Now a recent economic impact study gives a broader view to such labors of love. A study commissioned by the Florida Department of State, Division of Historical Resources and the Historic Preservation Advisory Council looked at the positive economic impact of historic preservation on Florida’s economy in the year 2000. Among other statistics, it found that:

More than 123,000 jobs were generated in Florida from historic preservation projects.

More than $657 million in state and local taxes were generated from spending on historic preservation activities.

More than $3.7 billion was spent in Florida by tourists who visited historic sites. This breaks down further into: 107,607 jobs, $2.3 billion in income, $4.5 billion in gross state product and $1.09 billion in taxes (including $583 million in state and local taxes).

Source: Report: “Economic Impacts of Historic Preservation in Florida," Florida Department of State.

Already, the plumbing and electrical systems of the building are being brought up to the most modern of systems, according to Gorgone. Central air conditioning will be installed for all of the floors, rendering the current window units obsolete.

In the early spring, scaffolding will begin to go up around the hotel. While teams of construction and renovation staff work from the 11th floor penthouse on down through the building, the exterior will get its first face lift in 40 years — bringing back historical elements that have worn away over time, and adding new flourishes to compliment the pedestrian bridge that links the Fort Harrison to the new Flag Delivery Building.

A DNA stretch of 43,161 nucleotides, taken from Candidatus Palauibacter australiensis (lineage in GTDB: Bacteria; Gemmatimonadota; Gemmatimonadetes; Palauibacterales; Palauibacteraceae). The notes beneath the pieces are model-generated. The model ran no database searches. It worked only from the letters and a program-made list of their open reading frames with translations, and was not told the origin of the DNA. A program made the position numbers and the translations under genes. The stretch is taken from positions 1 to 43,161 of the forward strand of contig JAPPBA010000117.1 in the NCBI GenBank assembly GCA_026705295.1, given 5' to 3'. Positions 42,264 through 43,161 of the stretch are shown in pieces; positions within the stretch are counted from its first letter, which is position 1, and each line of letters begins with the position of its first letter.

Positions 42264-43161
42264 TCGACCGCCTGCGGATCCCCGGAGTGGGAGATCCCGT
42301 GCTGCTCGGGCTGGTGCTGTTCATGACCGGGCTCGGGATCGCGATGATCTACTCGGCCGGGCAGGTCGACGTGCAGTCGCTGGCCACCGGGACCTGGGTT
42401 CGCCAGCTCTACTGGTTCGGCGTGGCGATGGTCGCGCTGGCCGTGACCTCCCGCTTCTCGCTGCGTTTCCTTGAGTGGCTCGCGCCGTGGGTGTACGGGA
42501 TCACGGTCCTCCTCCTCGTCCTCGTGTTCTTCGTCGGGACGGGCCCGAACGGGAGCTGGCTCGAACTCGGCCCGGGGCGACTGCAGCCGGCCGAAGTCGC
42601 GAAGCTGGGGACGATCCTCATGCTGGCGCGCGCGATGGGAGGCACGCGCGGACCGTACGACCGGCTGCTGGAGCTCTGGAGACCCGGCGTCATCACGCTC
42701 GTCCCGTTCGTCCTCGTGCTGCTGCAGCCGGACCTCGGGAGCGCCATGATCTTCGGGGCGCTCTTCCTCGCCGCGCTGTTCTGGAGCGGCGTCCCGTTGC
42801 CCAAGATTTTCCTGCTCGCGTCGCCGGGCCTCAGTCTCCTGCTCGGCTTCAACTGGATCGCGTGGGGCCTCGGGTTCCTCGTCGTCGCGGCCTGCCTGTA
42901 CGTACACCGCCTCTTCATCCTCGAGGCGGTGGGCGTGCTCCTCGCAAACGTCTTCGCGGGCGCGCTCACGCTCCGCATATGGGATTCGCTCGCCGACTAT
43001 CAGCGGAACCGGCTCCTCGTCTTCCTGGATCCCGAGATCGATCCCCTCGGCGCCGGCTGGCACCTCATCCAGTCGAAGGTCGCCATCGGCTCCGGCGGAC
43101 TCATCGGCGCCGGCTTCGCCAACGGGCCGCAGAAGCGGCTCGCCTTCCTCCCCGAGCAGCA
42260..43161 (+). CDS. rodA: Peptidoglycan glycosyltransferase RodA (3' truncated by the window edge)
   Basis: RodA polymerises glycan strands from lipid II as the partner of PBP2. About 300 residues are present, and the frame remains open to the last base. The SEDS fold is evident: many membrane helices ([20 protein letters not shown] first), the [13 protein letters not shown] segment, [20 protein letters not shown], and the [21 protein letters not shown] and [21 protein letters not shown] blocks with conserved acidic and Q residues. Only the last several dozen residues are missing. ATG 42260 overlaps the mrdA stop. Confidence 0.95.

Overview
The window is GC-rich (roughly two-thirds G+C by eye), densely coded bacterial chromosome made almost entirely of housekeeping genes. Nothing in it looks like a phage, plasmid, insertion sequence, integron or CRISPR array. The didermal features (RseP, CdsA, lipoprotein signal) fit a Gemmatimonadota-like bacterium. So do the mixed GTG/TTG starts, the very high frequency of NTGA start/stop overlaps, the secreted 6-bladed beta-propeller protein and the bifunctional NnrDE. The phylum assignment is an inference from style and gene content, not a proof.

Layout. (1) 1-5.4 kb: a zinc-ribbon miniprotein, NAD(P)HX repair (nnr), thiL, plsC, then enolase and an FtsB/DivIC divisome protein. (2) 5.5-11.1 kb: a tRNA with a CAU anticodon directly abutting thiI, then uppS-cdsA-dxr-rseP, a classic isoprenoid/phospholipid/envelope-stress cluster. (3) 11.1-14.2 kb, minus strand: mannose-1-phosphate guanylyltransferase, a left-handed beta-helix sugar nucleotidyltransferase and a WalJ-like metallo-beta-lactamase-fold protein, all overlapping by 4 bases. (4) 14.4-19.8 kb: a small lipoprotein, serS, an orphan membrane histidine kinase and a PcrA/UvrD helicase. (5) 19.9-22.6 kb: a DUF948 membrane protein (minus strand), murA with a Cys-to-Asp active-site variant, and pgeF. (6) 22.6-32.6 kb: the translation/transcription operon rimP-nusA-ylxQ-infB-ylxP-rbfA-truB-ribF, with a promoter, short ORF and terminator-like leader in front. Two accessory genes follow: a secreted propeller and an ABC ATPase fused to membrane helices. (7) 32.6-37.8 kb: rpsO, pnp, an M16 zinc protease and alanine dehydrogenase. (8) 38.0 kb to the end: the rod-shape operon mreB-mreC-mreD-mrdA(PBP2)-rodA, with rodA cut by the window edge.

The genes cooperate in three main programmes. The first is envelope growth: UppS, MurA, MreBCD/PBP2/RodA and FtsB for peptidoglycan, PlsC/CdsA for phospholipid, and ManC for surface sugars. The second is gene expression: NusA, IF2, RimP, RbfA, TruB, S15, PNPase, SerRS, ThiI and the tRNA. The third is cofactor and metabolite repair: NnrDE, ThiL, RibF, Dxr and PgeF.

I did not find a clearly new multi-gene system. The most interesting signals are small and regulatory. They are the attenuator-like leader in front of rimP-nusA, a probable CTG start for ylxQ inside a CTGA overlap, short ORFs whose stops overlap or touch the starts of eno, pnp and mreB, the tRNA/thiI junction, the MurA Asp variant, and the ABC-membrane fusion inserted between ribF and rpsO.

While the internal structure of the Fort Harrison will not dramatically change, says Gorgone, he points to several key internal projects of interest. These include the renovation of the Crystal Ballroom, a new Grand Staircase, and the renovation and return of 84 hotel rooms to their original use as guestrooms. The Hibiscus Restaurant, already known to many visitors and hotel guests for its fine dining, will also be renovated. Two additional restaurants, one on the south side of the front entrance (known to long-time residents as the site of the Gas Buggy Lounge) and one overlooking the gardens, will be added.

The restoration of the hotel’s community meeting rooms is also planned.

By late 2004, the building’s completed renovations will be celebrated with an event that coincides with the opening of the new Flag Delivery Building across the street and the Church of Scientology’s 50th Anniversary.